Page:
Florida, Mexico recover from Wilma

Church sends aid to Cozumel, Cancun; volunteers mobilize in Fort Myers stake

Less than 24 hours after Hurricane Wilma hit the Fort Myers Florida Stake Oct. 24, Church members from a neighboring stake started repairing roofs.

They had been trained by priesthood leaders. They had names and addresses for all Church members in the area on a spread sheet. They had downloaded maps to members' homes. Immediately, they set up a staging area and a temporary Bishops' Storehouse and went to work.

"They are just like the U.S. Marines," said President Stephen Thompson of the Florida Fort Myers Stake. "It was wonderful."

As of press time, no missionaries or members in Mexico or Florida had been reported injured in the disaster, the 21st storm in the busiest Atlantic hurricane season on record.

After causing extensive damage in Mexico Oct. 22-23, Hurricane Wilma, a category 3 storm, came ashore in southern Florida. Wilma battered Florida for about seven hours with heavy rain and winds, damaging buildings and knocking out electricity to an estimated 3.5 million homes. Many meetinghouses in the area were damaged; the steepled of the Miami beach building was destroyed.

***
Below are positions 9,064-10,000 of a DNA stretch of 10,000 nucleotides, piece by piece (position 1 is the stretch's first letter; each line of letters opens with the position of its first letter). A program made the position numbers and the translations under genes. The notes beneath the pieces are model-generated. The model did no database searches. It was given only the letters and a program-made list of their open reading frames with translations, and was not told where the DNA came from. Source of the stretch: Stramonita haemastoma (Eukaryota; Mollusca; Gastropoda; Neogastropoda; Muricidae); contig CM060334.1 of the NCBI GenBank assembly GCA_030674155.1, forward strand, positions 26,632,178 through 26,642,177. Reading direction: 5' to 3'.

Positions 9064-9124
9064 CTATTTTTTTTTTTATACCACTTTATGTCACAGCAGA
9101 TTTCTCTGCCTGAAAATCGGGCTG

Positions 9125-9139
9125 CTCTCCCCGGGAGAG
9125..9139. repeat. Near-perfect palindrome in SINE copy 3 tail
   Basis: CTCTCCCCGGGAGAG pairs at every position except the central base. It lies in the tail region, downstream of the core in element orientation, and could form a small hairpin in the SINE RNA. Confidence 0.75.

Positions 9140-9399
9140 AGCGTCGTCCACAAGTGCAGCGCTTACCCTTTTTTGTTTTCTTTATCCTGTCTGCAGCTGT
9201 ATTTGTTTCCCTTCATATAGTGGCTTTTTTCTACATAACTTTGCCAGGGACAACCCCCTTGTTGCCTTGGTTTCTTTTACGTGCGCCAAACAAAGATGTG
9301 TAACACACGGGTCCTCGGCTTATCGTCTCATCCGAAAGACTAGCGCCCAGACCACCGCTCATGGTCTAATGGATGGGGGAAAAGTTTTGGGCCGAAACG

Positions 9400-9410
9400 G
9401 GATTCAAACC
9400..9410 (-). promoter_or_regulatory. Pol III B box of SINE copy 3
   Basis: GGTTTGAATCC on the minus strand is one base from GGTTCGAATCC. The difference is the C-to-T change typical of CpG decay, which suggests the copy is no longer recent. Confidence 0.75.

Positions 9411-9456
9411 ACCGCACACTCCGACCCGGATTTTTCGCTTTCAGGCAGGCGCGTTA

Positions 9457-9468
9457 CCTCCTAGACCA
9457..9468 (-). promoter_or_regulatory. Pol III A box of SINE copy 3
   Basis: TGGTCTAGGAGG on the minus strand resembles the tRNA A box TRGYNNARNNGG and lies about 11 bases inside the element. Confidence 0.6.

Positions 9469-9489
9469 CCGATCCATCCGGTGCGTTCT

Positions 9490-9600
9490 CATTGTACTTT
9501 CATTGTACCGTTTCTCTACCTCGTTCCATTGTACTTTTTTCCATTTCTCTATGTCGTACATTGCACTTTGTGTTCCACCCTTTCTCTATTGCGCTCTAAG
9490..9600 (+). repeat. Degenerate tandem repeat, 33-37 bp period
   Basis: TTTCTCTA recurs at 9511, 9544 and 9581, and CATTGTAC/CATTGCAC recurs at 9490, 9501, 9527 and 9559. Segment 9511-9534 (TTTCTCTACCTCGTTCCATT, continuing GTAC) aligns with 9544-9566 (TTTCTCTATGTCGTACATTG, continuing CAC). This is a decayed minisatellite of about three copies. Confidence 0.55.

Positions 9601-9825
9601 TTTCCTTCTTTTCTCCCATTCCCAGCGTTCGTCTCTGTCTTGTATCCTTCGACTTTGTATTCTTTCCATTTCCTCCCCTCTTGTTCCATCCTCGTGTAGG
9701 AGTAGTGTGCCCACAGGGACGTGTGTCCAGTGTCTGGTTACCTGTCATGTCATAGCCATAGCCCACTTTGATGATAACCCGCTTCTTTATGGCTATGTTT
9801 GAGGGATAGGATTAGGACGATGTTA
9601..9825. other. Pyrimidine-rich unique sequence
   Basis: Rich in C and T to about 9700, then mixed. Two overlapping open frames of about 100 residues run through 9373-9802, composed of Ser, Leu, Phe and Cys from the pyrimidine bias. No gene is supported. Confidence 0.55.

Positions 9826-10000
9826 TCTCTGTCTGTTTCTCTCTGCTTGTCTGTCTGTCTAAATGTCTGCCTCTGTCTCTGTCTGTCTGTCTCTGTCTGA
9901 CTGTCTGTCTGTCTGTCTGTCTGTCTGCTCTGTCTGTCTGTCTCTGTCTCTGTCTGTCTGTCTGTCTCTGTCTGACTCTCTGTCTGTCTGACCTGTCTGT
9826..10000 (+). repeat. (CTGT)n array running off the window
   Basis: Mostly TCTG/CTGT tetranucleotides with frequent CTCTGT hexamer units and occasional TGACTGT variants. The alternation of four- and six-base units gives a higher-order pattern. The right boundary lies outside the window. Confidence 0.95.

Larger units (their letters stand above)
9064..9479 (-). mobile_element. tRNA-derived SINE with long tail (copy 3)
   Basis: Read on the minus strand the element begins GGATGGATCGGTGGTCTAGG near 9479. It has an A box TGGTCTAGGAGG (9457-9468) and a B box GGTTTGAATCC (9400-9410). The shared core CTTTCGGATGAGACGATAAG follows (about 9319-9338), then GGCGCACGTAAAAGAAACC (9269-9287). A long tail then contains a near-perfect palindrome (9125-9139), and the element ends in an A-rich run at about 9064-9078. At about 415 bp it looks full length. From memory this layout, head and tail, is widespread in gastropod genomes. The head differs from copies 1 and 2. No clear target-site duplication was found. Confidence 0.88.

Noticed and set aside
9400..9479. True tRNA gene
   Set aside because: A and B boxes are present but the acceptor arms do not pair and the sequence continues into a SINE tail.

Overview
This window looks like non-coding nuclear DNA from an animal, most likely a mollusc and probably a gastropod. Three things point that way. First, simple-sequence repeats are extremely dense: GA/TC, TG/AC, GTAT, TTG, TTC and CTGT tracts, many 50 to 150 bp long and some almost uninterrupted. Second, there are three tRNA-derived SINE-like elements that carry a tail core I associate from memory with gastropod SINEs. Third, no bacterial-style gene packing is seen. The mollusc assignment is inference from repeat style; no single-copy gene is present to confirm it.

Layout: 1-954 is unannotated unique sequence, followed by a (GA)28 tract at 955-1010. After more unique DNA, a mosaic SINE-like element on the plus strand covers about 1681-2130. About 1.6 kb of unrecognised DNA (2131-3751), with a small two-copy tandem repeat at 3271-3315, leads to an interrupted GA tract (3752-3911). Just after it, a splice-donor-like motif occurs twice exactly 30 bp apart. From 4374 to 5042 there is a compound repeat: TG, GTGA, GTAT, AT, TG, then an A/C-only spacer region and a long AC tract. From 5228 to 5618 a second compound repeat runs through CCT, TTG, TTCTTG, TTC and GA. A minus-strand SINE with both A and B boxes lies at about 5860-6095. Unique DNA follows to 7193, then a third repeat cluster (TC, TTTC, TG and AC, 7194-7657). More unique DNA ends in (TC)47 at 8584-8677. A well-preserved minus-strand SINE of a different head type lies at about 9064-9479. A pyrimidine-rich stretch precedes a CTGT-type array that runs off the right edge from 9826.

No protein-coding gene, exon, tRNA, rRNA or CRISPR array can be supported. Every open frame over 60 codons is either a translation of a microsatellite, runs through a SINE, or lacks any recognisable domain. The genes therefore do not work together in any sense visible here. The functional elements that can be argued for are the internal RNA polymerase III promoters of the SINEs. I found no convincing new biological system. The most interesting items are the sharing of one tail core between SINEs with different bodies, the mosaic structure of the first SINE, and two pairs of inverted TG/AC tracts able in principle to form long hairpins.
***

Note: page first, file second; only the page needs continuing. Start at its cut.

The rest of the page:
In Mexico, where the storm pounded the Yucatan peninsula for more than 36 hours, the damage was worse. Hundreds of families sought refuge in Church meetinghouses in Cozumel and Cancun, where two meetinghouses received substantial damage.

Communications in the area were also seriously damaged, making it difficult for the Church to get a complete assessment.

In addition, major floods were reported in Cancun, Playa del Carmen, and Cozumel. Between 30 and 40 percent of the population in Cancun suffered some damage to their housing.

In response to the storm, the Church purchased six truckloads of food, water and other supplies in Mexico that will be shipped into Cancun, said Nate Leishman of Church Emergency Response.

Brother Leishman noted that even though the storm didn't wreak the damage some feared, it will still be "an expensive storm." Many Church members, he said, are employed in areas relating to the Mexican tourist industry — which was hit hard by Wilma.

Florida will also see an economic impact from the storm, he added. The Church has shipped 12 truckloads of emergency supplies, including generators, chainsaws, and food and water.

"Florida was pretty well prepared for this," Brother Leishman said.

President Thompson said, with the exception of a few hundred roofs to repair, the members of his stake fared well. Volunteers from other states, who came to aid in Katrina and Rita cleanup, will not be mobilized this time. "We are not contemplating bringing people in from out of state," he said.

In fact, he said, the area received greater damage during last year's hurricane season.

"For a category 3 storm, it is virtually miraculous," he said.

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